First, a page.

One of the common/top mistakes leading to failure enumerated in the article Top Reasons Why We Fail is the focus on the outcome and not on the process. In other words, to succeed we need to have a detailed plan, focus on the short-term process and not necessarily on the outcome. How is it working, and what are the commitment strategies to employ?
Many goals require years of commitment, patience, and very hard work. Becoming a doctor or an attorney, reaching the elite levels in a sport, creating a successful business are some examples of goals which require years to complete. While it is EXTREMELY important to keep the primary goal in mind at all times, we cannot simply understand in the first day what it takes to accomplish it. Becoming a lawyer requires the passage of the Bar, becoming a doctor requires the passage of the Board, reaching the elite levels of sports requires participation in the Olympics, World Championships, Elite competitions. We cannot understand everything we have to do, how to change, adapt, and what we have to overcome in order to get there.
So, we devise a plan with smaller, short-terms goals to achieve. Using the example of the professional goals, we have to finish the basic educational levels to seek admission into the professional programs, then we have to take exams, complete internships, graduate and ultimately pass the professional exam. But even those goals can be further split into shorter ones. We can focus on learning one chapter at the time, writing a paper at the time, taking mid-terms in order to reach that one small intermediary goal, all while keeping in mind the ultimate goal – acceptance into the professional group.
In on the fastest growing sports on the planet – ultra running – a sport where athletes are required to run distances of 100 miles or longer, the ultimate goal can be participation at the World Championships, competing in the Spartathlon, running a 6 Day race – such as Icarus Florida UltraFest, or running around the World. The athletes simply cannot expect to be able to achieve the top level only by focusing on that alone. A well determined path includes learning to run efficient, injury free, increasing endurance, running sufficient 100 mile races to build confidence, increasing speed, followed by the pursuit of the ultimate goal.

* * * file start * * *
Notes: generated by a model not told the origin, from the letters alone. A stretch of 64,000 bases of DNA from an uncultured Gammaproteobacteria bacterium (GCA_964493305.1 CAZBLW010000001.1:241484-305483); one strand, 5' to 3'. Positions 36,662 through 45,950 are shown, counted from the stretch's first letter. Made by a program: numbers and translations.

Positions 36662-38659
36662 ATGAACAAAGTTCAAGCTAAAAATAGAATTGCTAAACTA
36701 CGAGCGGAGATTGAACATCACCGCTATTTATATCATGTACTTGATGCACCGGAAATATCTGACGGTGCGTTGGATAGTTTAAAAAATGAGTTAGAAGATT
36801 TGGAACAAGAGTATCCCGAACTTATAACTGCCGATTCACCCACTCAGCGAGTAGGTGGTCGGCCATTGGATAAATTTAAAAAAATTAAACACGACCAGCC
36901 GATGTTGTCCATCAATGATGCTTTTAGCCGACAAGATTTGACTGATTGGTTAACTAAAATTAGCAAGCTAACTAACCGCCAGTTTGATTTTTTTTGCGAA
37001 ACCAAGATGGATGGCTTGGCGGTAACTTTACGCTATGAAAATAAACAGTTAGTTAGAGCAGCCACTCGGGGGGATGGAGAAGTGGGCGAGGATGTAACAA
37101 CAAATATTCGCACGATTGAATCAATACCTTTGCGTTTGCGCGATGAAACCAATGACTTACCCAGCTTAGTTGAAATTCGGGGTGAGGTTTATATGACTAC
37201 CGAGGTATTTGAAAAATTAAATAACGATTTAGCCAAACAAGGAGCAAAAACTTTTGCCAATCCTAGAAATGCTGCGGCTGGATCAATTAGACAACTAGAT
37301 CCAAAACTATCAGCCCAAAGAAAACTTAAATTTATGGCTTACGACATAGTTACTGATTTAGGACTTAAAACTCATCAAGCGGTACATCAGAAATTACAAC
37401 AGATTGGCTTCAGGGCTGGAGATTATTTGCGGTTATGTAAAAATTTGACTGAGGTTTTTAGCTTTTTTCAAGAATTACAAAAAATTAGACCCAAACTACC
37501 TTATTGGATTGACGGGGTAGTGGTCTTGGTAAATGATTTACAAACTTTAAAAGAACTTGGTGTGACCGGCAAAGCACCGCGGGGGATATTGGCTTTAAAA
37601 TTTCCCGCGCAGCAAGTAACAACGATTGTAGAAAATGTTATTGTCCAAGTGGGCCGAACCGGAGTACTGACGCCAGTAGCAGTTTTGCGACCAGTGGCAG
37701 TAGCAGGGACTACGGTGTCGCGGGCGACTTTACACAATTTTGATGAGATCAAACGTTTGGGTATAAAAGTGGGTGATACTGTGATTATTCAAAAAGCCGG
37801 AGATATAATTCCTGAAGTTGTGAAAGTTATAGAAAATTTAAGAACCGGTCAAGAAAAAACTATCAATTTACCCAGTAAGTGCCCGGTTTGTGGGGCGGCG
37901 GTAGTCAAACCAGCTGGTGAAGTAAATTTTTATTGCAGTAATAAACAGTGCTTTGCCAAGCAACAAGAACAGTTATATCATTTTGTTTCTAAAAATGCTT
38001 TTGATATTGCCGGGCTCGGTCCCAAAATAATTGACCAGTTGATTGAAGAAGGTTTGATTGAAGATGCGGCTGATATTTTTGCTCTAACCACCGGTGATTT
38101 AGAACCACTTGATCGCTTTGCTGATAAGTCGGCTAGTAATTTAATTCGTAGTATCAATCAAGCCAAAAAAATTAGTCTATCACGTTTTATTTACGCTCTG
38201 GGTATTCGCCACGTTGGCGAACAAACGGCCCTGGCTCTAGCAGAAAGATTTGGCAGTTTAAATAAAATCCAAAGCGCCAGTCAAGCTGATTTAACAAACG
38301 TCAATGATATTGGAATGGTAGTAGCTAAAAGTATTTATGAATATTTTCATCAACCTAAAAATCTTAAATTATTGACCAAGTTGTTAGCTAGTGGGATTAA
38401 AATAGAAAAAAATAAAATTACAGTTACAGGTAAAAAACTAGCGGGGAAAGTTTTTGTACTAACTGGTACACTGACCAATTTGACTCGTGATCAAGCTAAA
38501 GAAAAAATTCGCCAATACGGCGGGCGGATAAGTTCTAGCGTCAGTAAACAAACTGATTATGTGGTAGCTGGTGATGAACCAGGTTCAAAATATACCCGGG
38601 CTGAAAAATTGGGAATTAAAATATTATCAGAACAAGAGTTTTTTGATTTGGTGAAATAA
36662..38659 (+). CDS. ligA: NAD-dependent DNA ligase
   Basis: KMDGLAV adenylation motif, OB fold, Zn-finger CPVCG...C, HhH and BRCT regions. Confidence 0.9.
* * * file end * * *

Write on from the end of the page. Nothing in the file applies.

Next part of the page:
In ultra running and in life (such as in school) failing is very common. Some athletes, like some students, do not prepare, do not do homework, do not work hard and instead dream about the ultimate goal bouncing on different paths and directions. Ultimately they fail because they lack commitment towards the ultimate goal and lack focus on the process. The ones who succeed, generally stay focused on both the short term goals and the ultimate goal as well. They are the “nerds” of the process because they do not falter from their path, they do not use excuses and accomplish every task, building with each success the stepping stone for the next one. Tony Mangan, the 3rd athlete to complete a run around the world describes this process when dealing with tough moments “especially in the Andes, I had an energy crisis and really had to break it down into small segments in my head.”
So, no matter what your ultimate goal is, make sure you are willing to work hard, have a plan, stay focused on the short term goals, all while making a long term commitment to the ultimate goal!
Spartathlon website: http://www.spartathlon.gr/
Icarus Florida UltraFest website: www.icarusfloridaultrafest.com
Tony Mangan’s World Jog website: www.theworldjog.com